You can measure gauge with a digital caliper, although you’ll need to convert the units in some cases. I recommend having a pair around for most things, but it’s essential to pick one up if you’re hammering or rolling out your own ingots.

None of this is quite as confusing as it sounds. Just check out our chart below!

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Quick Conversion Chart for Common Gauges

Most jeweler’s work will be measured in millimeters, or fractions thereof, so it makes sense to base your thickness ratings there. For the sake of ease of transition, I’ve also listed the measurements in fractions of an inch.


Most wire and sheet metal is sold only in even gauges. The majority of silversmithing work uses pieces of metal between 10 and 30 gauge, hence the gauge listing.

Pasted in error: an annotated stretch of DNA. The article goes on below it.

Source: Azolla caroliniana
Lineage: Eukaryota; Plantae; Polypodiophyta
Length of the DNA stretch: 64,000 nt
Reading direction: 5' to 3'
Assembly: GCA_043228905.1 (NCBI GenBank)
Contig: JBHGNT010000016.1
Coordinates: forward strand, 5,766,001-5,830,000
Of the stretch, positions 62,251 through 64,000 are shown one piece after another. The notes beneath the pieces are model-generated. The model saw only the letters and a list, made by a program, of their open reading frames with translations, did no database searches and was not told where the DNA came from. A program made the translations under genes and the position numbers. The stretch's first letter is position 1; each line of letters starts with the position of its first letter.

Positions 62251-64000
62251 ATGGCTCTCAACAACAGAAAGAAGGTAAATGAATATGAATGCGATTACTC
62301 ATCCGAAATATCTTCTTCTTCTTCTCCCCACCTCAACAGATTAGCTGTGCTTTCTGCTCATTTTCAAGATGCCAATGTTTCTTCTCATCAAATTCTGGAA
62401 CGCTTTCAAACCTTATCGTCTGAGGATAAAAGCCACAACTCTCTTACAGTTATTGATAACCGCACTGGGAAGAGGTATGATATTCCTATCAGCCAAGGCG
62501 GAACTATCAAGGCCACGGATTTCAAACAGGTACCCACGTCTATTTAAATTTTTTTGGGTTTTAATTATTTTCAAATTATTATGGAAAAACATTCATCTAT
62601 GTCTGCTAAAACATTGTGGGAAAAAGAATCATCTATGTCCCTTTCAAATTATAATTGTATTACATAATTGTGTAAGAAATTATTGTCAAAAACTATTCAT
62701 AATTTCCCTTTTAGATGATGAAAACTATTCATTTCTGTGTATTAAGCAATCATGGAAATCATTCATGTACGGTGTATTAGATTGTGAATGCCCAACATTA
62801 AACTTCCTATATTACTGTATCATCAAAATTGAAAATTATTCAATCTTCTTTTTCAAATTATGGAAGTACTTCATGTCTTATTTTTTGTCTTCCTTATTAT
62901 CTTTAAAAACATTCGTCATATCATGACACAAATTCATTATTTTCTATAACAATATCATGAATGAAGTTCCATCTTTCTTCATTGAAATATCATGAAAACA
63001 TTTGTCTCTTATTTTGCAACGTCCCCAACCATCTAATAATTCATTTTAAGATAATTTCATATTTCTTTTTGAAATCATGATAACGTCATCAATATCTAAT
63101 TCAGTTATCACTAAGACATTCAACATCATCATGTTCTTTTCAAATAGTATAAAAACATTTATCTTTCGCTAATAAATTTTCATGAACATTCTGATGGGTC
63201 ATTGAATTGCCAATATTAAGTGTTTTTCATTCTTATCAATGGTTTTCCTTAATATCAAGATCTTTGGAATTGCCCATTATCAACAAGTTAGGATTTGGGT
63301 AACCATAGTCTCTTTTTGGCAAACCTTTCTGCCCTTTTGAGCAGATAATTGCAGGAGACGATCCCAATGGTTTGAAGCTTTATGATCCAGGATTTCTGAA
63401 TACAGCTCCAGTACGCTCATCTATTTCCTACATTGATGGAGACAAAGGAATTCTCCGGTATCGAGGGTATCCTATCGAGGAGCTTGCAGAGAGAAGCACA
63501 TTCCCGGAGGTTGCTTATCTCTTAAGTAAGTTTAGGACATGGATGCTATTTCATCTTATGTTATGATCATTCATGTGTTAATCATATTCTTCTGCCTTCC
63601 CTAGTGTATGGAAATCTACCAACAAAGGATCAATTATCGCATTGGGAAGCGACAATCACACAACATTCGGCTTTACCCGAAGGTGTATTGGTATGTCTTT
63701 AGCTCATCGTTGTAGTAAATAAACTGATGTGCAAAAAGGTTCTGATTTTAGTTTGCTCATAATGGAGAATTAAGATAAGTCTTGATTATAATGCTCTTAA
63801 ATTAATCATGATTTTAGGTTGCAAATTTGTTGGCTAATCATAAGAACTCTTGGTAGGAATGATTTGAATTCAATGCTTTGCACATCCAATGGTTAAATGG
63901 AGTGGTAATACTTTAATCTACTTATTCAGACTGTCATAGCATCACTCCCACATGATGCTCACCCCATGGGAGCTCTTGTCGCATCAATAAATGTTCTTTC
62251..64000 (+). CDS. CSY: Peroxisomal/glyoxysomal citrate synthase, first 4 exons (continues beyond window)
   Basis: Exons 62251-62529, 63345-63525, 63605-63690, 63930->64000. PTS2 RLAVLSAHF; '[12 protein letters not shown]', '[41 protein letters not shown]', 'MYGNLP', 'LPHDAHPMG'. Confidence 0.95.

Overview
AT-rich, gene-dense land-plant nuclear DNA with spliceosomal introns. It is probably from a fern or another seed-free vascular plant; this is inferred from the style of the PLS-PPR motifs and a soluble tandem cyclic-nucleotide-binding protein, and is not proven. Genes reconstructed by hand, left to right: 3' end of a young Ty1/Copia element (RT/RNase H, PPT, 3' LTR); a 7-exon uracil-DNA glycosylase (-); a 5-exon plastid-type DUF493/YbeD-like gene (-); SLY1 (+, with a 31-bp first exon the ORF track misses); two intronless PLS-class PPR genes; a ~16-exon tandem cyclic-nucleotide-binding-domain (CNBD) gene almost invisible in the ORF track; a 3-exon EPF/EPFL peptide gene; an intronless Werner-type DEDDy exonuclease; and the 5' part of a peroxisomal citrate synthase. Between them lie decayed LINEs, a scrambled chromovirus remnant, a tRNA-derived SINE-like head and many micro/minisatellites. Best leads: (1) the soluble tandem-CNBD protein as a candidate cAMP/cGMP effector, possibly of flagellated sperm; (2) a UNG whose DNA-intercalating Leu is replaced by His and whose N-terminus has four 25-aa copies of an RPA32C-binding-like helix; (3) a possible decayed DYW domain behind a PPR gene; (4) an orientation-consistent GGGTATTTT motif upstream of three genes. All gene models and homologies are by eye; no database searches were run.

The real question, then, is what we do with this information!

Sheet Metal Gauges and Uses

Sheet is one of the main basis of form for silversmith pieces. Whether you’re engaging in an intricate grain set that covers the surface of a piece or just sticking a stone in a bezel.

The thickness of the sheet used depends on the project, but the majority of work I’ve seen is done in the 18-26 gauge range.

At the upper end of “normal” sizing, you have 18 gauge sheet. At roughly 1mm thick, it’s the minimum thickness needed for some stone setting techniques like pave, or it can be used to create heavy, sturdy pieces.

On the lower end, you’ll find 24 gauge, roughly .5mm, which is often used for backplates or intricate pierced pieces. If you go much thinner than 24 gauge the metal won’t be sturdy enough for most use, but very thin pieces are still used in layered construction or as bezel strip for settings.

Here’s the thing: most of us use thinner metal where possible to cut down on costs. It actually doesn’t cost the piece much when it comes to structural integrity as long as you’re not going absurdly thin.